Bronchitis is the term for a condition where the bronchi in a dog's lungs become inflamed, but the causes are varied. This disease is often coupled with other respiratory infections in dogs like the cold and flu. In its initial stages, canine bronchitis can appear to be a slight dry cough or sore throat which doesn't cause much damage.
However, if initial minor respiratory infections in dogs are poorly managed or the dog has other related health problems, it can progress to canine bronchitis. This can be acute bronchitis (lasting a maximum of 2 months) or chronic bronchitis (more than two months due to lesions created in the airways).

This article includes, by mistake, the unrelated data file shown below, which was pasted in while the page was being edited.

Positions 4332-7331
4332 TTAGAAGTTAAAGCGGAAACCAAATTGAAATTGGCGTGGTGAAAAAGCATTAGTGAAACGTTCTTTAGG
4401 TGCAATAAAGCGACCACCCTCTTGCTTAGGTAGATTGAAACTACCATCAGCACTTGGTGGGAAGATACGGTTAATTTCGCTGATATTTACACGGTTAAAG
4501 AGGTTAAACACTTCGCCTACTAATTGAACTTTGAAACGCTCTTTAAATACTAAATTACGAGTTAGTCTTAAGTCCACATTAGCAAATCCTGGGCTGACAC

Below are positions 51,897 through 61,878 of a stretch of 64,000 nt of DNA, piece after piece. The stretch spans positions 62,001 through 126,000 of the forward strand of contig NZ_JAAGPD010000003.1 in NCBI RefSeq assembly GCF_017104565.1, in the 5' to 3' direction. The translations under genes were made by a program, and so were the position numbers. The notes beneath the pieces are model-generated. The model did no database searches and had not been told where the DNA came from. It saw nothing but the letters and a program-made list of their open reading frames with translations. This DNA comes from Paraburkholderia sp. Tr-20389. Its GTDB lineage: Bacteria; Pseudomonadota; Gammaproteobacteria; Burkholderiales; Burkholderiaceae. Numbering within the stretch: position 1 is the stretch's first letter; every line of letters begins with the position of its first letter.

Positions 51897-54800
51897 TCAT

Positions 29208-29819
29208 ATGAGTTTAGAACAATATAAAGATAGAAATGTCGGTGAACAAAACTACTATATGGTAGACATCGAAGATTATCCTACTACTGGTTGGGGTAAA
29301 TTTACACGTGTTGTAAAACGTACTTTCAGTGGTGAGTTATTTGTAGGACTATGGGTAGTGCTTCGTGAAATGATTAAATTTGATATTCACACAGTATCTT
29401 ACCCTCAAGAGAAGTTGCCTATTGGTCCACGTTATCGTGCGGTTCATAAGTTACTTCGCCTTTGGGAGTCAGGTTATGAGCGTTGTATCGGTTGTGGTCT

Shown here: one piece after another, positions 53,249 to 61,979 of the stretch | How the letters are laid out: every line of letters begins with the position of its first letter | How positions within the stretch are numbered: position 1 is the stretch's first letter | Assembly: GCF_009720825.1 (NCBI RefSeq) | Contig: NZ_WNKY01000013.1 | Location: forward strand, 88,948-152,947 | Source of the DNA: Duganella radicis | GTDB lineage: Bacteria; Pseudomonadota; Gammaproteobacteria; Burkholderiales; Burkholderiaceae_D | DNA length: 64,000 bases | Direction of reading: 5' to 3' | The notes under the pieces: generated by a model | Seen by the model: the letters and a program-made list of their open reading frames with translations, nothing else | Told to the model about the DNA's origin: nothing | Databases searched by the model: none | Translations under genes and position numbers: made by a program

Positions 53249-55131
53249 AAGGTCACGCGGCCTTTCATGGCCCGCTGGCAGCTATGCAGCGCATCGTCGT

Bronchitis in dogs can be cause by both viral or bacterial infections, but is also related to allergies, fungal infections and foreign bodies. In acute cases of bacterial bronchitis, antibiotic treatment will be prescribed. Removing foreign bodies can be more complicated. In the case of chronic bronchitis, treatments will usually be combined with brocondylators and, sometimes, cough suppressants. Nebulizers may be applied to keep the airways hydrated.
Pneumonia in dogs is a serious disease that attacks the lungs and lower respiratory tract. It cause inflammation and can serious affect their breathing. This disease usually attacks older dogs, very young dogs or canines with a compromised immune system. It is rare fr a healthy adult dog to catch pneumonia, although it can be a result of a progression from other diseases such as bronchitis.